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'A big heart, strong, always fun'
Part three: Fred Trueman, the first bowler to 300 Test wickets had the perfect action, and he was always up for the challenge (00:00)
Producer: Ranjit Shinde
February 21, 2012
'A big heart, strong, always fun'February 21, 2012
Freddie Trueman, Yorkshire and England, was a great fast bowler and raconteur. He is an iconic figure. Legendary, actually. And I think he had the most perfect sideways-on action that I have ever seen. He swung the ball out at great pace. If you can think of Waqar Younis swinging it in, Fred actually swung it out, which is much more difficult.
I first came across him when I was 11. He made his debut for England in 1952, at Headingley, Yorkshire, and he was playing against India. And I remember it because Alec Bedser got a wicket in the first over and the score was 0 for 1, and Fred in his second over got two wickets in five balls against India. The score was 0 for 4. I remember because when Fred got his third wicket a guy in the crowd bought all of us ice-creams.
I have followed his career ever since. I have been a fan of his. He was an iconic figure, and I was lucky enough to play with him at Yorkshire in the early sixties to mid-sixties. He was the first player to get 300 Test match wickets. Remember, you didn't play that many Test matches those days. He got his wickets at round about 21. He bowled at a lot of great players, and as he said himself, he never had the opportunity to bowl against Zimbabwe, Bangladesh and teams which aren't very strong. He bowled in the West Indies against the three Ws, Garry Sobers, Rohan Kanhai and Conrad Hunte. He said, "Once we bowled for four sessions and never got a wicket on those flat pitches."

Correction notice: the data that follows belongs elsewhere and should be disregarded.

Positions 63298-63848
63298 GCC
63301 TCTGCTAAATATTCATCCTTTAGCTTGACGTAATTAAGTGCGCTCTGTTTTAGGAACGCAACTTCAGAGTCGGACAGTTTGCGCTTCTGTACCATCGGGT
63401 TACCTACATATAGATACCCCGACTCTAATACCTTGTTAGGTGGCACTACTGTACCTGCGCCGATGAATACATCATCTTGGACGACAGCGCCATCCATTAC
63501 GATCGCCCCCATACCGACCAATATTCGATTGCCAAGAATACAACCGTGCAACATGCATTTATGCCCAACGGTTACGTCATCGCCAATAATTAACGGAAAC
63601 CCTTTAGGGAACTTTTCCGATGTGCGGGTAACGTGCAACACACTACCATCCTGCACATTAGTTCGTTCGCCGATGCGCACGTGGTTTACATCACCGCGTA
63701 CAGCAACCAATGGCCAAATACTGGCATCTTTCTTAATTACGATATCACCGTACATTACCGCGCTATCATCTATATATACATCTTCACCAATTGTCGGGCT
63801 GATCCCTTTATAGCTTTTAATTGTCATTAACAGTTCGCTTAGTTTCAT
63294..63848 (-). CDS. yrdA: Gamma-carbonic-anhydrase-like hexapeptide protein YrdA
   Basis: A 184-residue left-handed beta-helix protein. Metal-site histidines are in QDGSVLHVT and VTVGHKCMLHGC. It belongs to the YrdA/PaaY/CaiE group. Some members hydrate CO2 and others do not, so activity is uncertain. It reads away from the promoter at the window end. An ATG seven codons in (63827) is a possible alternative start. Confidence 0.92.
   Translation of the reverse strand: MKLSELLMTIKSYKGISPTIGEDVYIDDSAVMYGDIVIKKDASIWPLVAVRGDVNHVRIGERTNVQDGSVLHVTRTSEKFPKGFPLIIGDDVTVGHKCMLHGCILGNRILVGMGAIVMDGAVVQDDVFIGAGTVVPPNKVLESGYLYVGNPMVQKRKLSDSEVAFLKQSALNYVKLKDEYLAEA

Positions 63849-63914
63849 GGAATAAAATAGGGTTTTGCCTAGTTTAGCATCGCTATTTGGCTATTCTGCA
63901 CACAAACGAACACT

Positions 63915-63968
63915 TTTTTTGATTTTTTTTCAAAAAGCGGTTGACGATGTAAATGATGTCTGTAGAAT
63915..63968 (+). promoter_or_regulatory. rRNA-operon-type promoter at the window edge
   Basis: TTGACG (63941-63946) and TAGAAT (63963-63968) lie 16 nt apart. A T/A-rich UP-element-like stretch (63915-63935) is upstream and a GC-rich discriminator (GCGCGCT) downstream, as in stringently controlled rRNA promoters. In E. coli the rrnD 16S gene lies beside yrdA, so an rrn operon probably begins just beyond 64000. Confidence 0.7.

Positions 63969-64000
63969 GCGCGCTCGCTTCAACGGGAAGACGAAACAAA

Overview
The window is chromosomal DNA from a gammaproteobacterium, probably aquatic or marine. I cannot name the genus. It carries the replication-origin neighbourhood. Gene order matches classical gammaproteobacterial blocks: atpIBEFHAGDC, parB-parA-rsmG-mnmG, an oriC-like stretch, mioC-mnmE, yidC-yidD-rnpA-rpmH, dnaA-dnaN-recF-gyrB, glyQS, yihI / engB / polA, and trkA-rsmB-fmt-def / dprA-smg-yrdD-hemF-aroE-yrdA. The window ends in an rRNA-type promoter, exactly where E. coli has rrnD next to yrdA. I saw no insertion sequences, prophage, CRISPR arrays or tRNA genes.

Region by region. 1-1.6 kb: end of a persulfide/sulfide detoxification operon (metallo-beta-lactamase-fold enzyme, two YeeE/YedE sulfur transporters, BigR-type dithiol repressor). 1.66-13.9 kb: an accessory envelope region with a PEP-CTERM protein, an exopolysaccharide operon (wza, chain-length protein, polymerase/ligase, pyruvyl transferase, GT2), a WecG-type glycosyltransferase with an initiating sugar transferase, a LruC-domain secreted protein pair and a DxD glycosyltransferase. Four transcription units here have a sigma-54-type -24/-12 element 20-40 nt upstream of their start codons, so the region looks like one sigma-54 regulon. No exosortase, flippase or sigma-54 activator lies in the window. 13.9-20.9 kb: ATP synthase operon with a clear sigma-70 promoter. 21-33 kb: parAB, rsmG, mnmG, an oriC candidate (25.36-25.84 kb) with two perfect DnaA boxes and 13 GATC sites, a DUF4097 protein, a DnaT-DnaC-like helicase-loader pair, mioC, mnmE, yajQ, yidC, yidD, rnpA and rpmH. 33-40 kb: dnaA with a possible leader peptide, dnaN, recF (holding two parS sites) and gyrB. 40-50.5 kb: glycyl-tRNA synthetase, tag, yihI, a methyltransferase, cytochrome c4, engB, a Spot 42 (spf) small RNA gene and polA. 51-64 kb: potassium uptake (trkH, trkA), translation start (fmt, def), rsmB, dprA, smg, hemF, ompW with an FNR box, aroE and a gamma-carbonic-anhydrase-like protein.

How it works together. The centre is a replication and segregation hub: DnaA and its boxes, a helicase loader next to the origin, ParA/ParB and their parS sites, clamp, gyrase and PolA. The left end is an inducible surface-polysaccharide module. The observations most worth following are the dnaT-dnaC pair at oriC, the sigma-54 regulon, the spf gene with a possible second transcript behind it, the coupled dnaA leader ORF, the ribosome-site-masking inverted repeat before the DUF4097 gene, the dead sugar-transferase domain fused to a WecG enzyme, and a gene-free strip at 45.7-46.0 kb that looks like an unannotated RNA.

He was a great bowler - big heart, strong. Came from the mining community. He was blessed with great shoulders, a narrow waist and nice backside. So the power was there. And the narrowness of waist, so he could turn and get very sideways-on in a perfect action. He was always strong, always up for the challenge. He was very rarely injured - very rare for the fast bowlers; you just have to look at today's bowlers. I just think he was truly great.
Playing with him was fun. I always tried to get around him, to mid-on or mid-off, and listen to his banter. He was never nasty to the umpires or batsmen, but he always chirped. He had something to say and usually it was funny or humorous. I think of today where they sometimes get in altercations and slagging each other off - bowlers and batsmen. Fred never did that. But umpires and opposition players would laugh because he always had something to say.
Whenever he got a wicket, it would always swing in, pitch and leave the batsman - it was the magic ball. Or it would swing out, pitch and nip back. It was never a straight ball. And obviously as a fast bowler sometimes you just bowl straight balls and they are too fast for the batsmen.
He would just be humorous and funny, and I think his banter just kept everybody alive in the team when you played with him
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Jul 16, 2013 Part ten: Allan Donald on the most intimidating bowlers he has watched. This week: Richard Hadlee (05:20)
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